Women's Equality Day interview with Tiffany O'Brien Nels

Since 1920, August 26th has been Women’s Equality Day. Originally created to commemorate women’s suffrage, it’s a reminder of the continued fight for equal rights, “public or private, legal or institutional.” While we’ve come a long way since then, there’s still a significant gender gap in most boardrooms, despite the often-sited research from Catalyst, which found that companies with more women in top management outperform those who without.

I had the privilege to interview  Tiffany O’Brien Nels, Lifesize’s Chief Marketing Officer of Lifesize.

Faten Abdallah (FA): Have equality of women in the workplace improved, in comparison to 20 years ago? Explain.  Will women still have to fight for gender equality in the workplace in the future?
Tiffany O'Brien Nels (TON):Yes, equality for women has improved. There are more women in the workforce in general, and more women in the executive suite specifically.  We’ve seen the advent of mothers’ rooms, work-from-home and flex time policies, and affordable video conferencing services that accommodate women as full, functioning and critical aspects of the workforce.
That said, for the foreseeable future, people – not just women – need to continue to fight for gender equality in the workplace. While the income gap has shrunk, it’s still an issue. Moreover, inequality originally stemmed from the now outdated roles at home, where men were the breadwinners.  This is no longer true – in fact many families rely on dual incomes – and the inequality hurts families, children and partners, not just women.

FA: What are some issues women face today?
TON: Equality isn’t cut and dry, because women are not the same as men. Men rarely consider when they’re having a child in relation to their career trajectory, and I have yet to meet a woman who hasn’t.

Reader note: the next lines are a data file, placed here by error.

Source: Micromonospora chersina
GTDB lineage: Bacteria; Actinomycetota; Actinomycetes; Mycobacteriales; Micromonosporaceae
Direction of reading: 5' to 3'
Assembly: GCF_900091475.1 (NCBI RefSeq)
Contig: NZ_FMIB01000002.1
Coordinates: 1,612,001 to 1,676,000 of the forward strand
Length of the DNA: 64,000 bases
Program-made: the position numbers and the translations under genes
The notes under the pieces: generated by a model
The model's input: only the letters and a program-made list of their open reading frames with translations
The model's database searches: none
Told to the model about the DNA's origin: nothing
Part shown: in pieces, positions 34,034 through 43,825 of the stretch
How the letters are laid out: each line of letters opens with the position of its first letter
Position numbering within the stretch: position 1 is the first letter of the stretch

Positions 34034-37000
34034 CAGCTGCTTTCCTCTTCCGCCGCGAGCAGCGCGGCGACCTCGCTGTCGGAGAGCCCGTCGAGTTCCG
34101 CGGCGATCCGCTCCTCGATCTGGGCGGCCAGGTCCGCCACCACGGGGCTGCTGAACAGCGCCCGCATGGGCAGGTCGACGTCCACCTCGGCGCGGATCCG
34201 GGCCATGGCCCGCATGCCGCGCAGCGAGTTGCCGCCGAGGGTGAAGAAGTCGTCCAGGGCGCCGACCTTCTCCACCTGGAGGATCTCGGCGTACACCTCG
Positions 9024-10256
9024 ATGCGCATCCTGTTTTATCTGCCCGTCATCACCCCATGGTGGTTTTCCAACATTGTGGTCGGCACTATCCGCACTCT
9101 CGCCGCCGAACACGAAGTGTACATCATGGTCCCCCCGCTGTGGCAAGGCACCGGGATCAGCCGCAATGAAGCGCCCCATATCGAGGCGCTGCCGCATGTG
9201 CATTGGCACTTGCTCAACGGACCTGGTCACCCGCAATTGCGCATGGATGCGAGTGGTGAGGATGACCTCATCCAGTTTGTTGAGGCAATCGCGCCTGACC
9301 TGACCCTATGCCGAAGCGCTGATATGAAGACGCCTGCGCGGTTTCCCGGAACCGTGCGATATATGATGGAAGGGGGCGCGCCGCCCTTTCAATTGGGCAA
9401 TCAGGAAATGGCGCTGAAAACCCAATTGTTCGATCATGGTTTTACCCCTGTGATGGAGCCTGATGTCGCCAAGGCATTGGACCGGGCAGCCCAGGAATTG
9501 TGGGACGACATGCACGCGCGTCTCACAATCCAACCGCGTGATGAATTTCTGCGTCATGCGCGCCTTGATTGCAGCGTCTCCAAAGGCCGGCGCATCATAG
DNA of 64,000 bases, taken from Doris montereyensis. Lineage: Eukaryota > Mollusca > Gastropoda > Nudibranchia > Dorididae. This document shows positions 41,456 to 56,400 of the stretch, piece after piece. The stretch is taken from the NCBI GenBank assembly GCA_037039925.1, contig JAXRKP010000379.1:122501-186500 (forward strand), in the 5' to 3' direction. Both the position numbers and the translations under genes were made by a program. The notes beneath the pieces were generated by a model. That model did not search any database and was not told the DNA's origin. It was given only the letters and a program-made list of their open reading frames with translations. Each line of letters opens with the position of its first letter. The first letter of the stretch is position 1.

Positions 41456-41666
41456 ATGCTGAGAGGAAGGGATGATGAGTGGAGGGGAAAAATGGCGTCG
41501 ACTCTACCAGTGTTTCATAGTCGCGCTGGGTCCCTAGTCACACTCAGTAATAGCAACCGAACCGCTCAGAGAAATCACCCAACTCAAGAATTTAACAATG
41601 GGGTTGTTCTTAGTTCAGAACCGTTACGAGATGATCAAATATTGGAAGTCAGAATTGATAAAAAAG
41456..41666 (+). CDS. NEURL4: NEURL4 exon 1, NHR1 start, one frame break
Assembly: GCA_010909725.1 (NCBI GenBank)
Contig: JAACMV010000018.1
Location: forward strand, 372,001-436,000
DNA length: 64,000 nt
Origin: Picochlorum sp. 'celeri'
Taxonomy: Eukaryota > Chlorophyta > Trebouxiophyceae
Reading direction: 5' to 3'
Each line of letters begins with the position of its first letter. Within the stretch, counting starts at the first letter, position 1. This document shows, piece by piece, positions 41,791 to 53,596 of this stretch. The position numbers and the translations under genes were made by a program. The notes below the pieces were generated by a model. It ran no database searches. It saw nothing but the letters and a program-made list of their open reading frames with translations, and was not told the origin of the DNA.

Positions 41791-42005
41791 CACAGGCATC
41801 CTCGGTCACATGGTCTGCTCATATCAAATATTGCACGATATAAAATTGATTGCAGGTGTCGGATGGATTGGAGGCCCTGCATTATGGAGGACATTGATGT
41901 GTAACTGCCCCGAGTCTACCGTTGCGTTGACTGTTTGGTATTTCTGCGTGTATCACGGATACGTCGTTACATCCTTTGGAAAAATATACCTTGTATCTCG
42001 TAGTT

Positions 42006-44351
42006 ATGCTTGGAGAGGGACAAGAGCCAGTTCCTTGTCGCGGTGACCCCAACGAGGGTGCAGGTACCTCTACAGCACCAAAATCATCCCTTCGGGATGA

The differences need to be accepted as differences, not as detriments. In this vein, women are judged across a broader spectrum than men, and the lens through which women are evaluated is more critical. For example, women are still the default caregiver to children and aging family members, and we are often criticized or subtly penalized for taking on the responsibility of caring for our families.
Companies are recognizing that women are high producers, and bring unique assets to the table, and the smart employers are creating environments where they can succeed and contribute without having to sacrifice.

FA: Why is there low amount of females in tech employment?
TON: We think of “tech jobs” as only engineers and builders, when we need to consider the whole spectrum of mission critical roles associated with tech, such as sales, marketing, customer support and business administration.  In my experience, there are many powerful women in tech, they’re just not always in the technical roles.

FA: How can more women work in the tech employment?  
TON: Go after it. There are a whole host of valuable roles within tech companies that go well beyond engineering. Think of it as a more all-encompassing ecosystem, across which women are making significant contributions.

FA: Anything else you would like to add?
TON: One thing that empowers women within businesses is to have a strong sense of self, your skill-set and aptitudes. Resist the tendency to mold yourself into a construct of a typical work environment. Instead, focus on being a strong contributor, so the mold changes to fit you and your passions and ambitions. As more women engage in the workplace with value and insights, the environment will increasingly shift to accommodate women, mothers and wives. When you make yourself valuable to your organization, you become an asset they want to retain, and opportunities will reveal themselves.

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